(Reuters) – Even though Chris Froome is still the favorite to win the Tour de France after surviving a tricky 13th stage, all is not well at Team Sky, according to Greg LeMond.
A day after Froome showed a rare sign of weakness on the final slope, Team Sky sent Mikel Landa in front when twice champion Alberto Contador attacked early on, forcing his other rivals to chase as the Spaniard became a threat for the overall title.
Froome and team mate Michal Kwiatkowski contributed to the chase later in the stage to make sure the Briton would stay ahead of Landa in the general classification.
“It’s not the perfect plan for Sky to have Chris Froome attacking and chasing against Landa,” LeMond said on Friday in his daily chat with Reuters. “There is something else going on,” he added, referring to the fact that Landa’s contract expires at the end of the season.
On Thursday, Landa and sports director Nicolas Portal were seen arguing after the Spaniard finished 17 seconds ahead of his leader in Peyragudes as Froome cracked in the final 200 metres.
“There was a problem after yesterday’s stage and I thought it was crazy because Landa rode Chris up to 200 metres from the finish,” said LeMond.
Sky, however, can play the Landa card again as he is fifth overall, 1:09 behind race leader Fabio Aru, and both Landa and Froome could work as a double act.
“My perspective as a racer is that they are covering up something, make it like it was a planned strategy and that there is no friction,” LeMond said. “Landa dedicated himself to the team yesterday and he was criticised or talked down.”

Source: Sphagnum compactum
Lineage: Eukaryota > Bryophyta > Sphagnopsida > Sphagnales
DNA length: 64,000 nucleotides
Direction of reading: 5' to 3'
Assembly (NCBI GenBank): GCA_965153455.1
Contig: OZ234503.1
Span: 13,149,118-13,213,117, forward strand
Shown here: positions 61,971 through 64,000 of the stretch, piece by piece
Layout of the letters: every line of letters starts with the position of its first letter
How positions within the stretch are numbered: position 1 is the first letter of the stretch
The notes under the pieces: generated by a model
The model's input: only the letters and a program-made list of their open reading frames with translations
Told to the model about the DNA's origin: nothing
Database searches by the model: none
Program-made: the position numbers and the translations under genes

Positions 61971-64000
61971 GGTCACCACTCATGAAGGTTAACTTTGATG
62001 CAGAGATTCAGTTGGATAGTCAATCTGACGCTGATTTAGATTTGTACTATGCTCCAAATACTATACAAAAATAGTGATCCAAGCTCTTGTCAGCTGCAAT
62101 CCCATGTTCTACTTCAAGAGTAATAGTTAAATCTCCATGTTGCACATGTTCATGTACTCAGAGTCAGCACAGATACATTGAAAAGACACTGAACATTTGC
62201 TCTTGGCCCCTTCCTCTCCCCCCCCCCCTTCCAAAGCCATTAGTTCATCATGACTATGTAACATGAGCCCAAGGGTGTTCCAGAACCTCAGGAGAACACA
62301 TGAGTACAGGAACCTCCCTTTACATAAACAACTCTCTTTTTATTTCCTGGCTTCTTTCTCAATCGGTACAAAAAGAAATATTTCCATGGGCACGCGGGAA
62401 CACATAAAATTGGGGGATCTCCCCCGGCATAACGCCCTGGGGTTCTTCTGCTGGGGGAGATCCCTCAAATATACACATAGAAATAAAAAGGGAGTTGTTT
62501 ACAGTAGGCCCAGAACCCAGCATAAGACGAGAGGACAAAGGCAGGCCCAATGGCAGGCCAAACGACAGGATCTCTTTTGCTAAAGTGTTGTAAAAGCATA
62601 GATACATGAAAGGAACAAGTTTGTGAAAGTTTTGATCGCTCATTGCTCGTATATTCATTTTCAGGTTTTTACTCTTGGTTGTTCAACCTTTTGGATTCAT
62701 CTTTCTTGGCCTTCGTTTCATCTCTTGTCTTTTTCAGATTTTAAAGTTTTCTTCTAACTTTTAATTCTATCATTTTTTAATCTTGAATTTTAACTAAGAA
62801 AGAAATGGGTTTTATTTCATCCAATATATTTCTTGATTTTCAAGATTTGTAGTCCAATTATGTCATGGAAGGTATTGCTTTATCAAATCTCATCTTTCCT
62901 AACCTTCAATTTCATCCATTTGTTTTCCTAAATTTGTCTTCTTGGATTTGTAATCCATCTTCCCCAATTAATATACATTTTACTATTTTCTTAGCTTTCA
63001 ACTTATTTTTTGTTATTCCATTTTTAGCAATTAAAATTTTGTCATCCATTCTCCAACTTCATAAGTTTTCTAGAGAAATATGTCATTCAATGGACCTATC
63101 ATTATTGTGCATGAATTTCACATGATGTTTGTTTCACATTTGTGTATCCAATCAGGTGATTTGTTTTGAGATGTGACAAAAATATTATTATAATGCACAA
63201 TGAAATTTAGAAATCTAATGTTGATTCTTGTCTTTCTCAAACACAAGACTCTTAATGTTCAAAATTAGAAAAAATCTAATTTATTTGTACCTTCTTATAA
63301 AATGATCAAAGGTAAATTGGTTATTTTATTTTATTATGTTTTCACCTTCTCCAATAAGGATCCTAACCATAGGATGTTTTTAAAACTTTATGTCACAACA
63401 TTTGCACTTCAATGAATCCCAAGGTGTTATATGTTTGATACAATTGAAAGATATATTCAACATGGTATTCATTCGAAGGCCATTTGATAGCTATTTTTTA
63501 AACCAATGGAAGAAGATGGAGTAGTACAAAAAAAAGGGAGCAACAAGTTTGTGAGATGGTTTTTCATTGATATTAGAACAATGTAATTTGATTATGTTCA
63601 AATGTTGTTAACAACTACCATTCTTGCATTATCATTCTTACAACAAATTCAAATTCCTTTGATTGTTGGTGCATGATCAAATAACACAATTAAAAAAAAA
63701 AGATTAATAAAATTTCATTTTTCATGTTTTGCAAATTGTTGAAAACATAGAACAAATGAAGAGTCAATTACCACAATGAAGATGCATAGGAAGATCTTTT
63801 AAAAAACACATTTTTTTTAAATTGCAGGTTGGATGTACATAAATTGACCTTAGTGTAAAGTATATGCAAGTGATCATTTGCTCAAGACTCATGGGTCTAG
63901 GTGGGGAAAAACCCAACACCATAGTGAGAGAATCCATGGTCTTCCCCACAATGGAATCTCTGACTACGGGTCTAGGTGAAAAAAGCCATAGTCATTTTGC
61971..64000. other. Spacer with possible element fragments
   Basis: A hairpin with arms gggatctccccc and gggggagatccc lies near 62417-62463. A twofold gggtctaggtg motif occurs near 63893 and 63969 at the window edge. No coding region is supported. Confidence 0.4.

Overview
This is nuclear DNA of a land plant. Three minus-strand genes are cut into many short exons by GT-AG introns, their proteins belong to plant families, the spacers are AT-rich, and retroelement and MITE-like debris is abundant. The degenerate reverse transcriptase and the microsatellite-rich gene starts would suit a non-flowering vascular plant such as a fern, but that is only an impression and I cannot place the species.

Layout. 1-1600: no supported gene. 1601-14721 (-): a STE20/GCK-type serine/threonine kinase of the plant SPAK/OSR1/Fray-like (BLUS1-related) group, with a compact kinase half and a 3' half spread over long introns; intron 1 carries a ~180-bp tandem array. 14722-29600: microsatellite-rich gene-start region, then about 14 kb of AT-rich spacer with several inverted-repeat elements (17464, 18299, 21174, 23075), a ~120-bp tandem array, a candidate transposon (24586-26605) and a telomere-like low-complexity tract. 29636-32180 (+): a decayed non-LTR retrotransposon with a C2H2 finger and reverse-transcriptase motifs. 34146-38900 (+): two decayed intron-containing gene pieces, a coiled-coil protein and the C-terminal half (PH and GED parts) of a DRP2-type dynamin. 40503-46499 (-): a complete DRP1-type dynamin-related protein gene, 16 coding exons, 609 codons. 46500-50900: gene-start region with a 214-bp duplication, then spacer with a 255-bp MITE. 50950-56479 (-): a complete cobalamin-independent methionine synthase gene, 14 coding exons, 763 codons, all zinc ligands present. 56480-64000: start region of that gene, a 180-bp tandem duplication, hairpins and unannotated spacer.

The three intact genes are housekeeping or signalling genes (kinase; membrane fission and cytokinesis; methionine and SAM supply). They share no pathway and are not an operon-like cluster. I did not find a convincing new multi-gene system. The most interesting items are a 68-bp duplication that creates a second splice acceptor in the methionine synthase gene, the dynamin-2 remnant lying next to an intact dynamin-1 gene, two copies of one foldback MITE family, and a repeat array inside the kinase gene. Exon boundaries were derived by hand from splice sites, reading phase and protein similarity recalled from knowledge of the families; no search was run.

Should Landa be loyal or go for it if he fancies his chances?
“In 1985, I made the mistake of being loyal and nobody paid me back,” said LeMond.
In 1985, although he was possibly as strong as his leader, LeMond was riding in support of Bernard Hinault, who promised he would help the American win the following year.
The Frenchman failed to deliver and raced against LeMond, who did nevertheless prevail in the end.
But Landa’s contract could mean he has to help Froome, who was in a similar position in 2012 when he seemed stronger in the mountains than Sky team mate and eventual champion Bradley Wiggins, all the way to Paris.
“It depends on his contract. It depends what he agreed to, most likely that he is a lieutenant for Chris Froome and if that’s the case he should be loyal,” said LeMond.